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UBC Theses and Dissertations

Change management : a framework for community and regional planning Ramlo, Andrew Marlo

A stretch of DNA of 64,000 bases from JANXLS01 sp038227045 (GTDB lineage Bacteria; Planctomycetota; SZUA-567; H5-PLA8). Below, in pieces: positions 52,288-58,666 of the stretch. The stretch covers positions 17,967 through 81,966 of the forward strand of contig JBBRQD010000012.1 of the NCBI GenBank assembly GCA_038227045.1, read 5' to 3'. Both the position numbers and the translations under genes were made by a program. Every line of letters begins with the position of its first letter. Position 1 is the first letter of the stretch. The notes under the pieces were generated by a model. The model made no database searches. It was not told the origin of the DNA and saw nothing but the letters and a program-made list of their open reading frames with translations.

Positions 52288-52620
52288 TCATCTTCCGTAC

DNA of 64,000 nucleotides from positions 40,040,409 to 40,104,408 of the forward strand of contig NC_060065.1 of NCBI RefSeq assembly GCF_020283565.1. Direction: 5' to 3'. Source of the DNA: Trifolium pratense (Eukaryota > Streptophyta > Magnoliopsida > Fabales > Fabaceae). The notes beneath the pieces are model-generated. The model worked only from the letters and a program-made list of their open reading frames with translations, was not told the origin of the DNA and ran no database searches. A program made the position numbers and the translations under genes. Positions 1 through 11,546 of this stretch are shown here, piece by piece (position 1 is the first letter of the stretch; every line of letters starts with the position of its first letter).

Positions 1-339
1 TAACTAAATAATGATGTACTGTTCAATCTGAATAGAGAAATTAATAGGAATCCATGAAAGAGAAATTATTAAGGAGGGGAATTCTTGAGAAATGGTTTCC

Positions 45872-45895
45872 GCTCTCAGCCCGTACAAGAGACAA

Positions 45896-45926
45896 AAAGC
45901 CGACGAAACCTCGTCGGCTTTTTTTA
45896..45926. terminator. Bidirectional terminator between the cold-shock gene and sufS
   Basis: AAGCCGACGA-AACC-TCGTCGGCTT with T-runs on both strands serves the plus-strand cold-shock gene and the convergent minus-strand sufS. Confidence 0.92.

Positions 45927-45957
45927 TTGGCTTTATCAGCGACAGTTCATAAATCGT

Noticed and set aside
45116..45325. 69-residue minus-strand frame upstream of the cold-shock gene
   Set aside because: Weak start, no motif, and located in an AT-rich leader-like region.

Planning is the ultimate expression of a community responding to growth and change, shaping its future through a collective set of values, goals and strategies. Over the past four decades planning policies and practices have largely focused on issues related to the growth of urban regions. Given the realms of change that will shape communities over the coming decades, these policies and practices need to reorient themselves away from aggregate notions of growth and towards the relevant agents of change. The goal of this research is to articulate a framework for the investigation of issues that will shape communities over the coming four decades; specifically how demographic change will impact on the future of community housing, land and financial resources. Although it presents one region as a case study (the Central Okanagan Regional District in British Columbia, Canada) the framework is intended to be used by any community or region to evaluate the extent of demographic change and its impact on issues related to community and regional planning. The first finding of the framework shows that over any strategic time horizon planning issues will be related to changes in a population's composition rather than aggregate notions of its growth. It is the patterns of lifecycle and lifestyle change that will shape issues ranging from land uses, housing markets and transportation demand to school enrolment, medical requirements or even funeral services. None of which can be accurately represented by the aggregate size of a region's population, as each are impacted by changes in its underlying composition. The second finding is that it is current residents, rather than new migrants to the region, that will direct changes in the age composition of a population. This leads to the assertion that we have a good approximation of the region's future population in those who are residents today: they will be slightly older, wiser and possibly a little wearier. Finally, this research also calls attention to a substantial lack of information. A lack of information concerning the fundamental processes of community change, and a lack of information regarding the economic, environmental and social costs associated with the location, density and timing of future development. Most importantly, current planning decisions are still largely predicated on aggregate notions of population growth, without sufficient information about the external costs and tradeoffs associated with these decisions. The future quality of life in any region will be directly determined by the degree to which both planning jurisdictions and the general public acknowledge and, more importantly, choose to respond to the challenges presented by change.

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